I am reposting this. With our rains in smelling-distance, Stomp would have been very busy getting his garden ready …
In May 2008, South Africa was beset by violent xenophobic attacks on foreign, migrant workers. 62 people died and many lives were affected. This is a diary entry from my journal during that time.
Stomp, our resident Zimbabwean Man-Who-Does, got his name as a result of losing half a leg when he was hit by a car in Sauer Street in 1978. He more or less rules our little compound, mends fences and steadfastly refuses to indulge my yen for a Zen garden; constantly perfecting his wavy flowerbeds with a sharp spade.
We bought him a prosthesis some years back, but he prefers to go about his business with a cane and with his stump wrapped in one of Original Bunn’s old ballet stockings and manages a sprightly trot twice daily with the dogs, doffing his hat and making ribald suggestions to the local nannies.
He has been a third parent to The Bunn in her growing years and exhibits tireless patience; he once spent three hours in a wardrobe when a neighbour child popped over the wall and he Bunn promptly forgot that she and Stomp had been engaged in a game of hide and seek. He frets about her diet and berates me for the lack of bread and butter as accompaniment to all our meals. He is wild about television and becomes impossible to deal with if – for any reason – he misses The Bold and The Beautiful.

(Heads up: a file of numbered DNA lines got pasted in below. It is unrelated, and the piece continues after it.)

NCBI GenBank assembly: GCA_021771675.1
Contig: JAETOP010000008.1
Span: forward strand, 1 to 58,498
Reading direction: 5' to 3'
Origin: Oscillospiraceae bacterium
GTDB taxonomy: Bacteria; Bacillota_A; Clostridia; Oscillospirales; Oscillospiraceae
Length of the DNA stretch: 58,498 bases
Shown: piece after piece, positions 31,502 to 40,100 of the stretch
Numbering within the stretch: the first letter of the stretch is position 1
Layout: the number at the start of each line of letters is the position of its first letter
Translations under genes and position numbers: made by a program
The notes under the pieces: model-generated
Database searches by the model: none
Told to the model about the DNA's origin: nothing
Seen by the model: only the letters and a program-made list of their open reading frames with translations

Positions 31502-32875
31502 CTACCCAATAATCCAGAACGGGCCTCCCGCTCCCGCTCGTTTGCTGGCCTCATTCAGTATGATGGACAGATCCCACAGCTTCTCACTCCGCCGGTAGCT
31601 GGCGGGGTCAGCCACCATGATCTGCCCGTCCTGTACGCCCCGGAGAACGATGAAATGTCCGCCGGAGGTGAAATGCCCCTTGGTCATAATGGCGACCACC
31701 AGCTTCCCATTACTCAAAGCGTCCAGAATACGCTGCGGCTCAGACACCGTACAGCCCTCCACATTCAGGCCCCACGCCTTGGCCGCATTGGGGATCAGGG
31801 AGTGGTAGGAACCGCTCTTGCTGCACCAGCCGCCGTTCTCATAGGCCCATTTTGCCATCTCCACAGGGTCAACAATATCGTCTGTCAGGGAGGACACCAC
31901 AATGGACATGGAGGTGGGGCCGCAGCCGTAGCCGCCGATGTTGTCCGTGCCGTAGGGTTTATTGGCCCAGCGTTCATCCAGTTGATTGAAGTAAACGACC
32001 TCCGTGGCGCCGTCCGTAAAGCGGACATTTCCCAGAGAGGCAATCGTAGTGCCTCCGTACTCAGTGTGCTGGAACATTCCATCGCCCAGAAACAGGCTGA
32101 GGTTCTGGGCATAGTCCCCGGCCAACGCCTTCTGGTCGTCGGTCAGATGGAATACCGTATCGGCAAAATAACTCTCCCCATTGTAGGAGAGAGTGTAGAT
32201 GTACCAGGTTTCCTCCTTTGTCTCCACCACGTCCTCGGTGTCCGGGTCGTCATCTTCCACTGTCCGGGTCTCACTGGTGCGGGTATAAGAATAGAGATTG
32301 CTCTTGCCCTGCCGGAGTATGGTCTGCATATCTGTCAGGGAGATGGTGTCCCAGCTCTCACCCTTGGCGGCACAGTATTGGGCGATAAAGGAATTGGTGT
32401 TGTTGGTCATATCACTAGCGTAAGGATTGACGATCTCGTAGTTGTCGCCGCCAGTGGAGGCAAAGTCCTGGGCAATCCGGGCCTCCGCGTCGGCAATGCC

Every year, Stomp saves part of his monthly wages in a Post Office savings account for a Big Present for a family member back home. When the Big Present is purchased a complicated series of phone calls leads to us taking a long drive to Beit Bridge, where a relative (who is rewarded for the service) meets us to collect the Big Present and sundry grocery items and take Stomp off for his annual month-long visit. To date there have been: a sewing machine for his wife, a typewriter for his daughter (a school teacher) and an arc welding machine for his youngest son; amongst others.
This year, the Big Present is a bicycle for his grandson.
It is the custom, on the first Sunday of every month, for Stomp’s wife and eldest son to wait, at 10am, at the public telephone outside the general dealer in their village, where Stomp will call them. It has now been three weeks since he encountered the disconnected signal on the general dealer’s public phone.
There is a shiny yellow and black bicycle in my garage, waiting for a little boy.
There is a very sad old man in my garden, not worrying much about anything on television, except for the news.
Stomp died in June that year:
We received a call late one afternoon to tell us that Stomp passed away at about 5.20pm. He had been suffering from a bad cold for a while and we took him in to the hospital. We were told he had pneumonia.
Despite the contradiction to his cultural tradition, we had no choice but to have Stomp cremated. With the help of friends we managed to get the bicycle to Zimbabwe…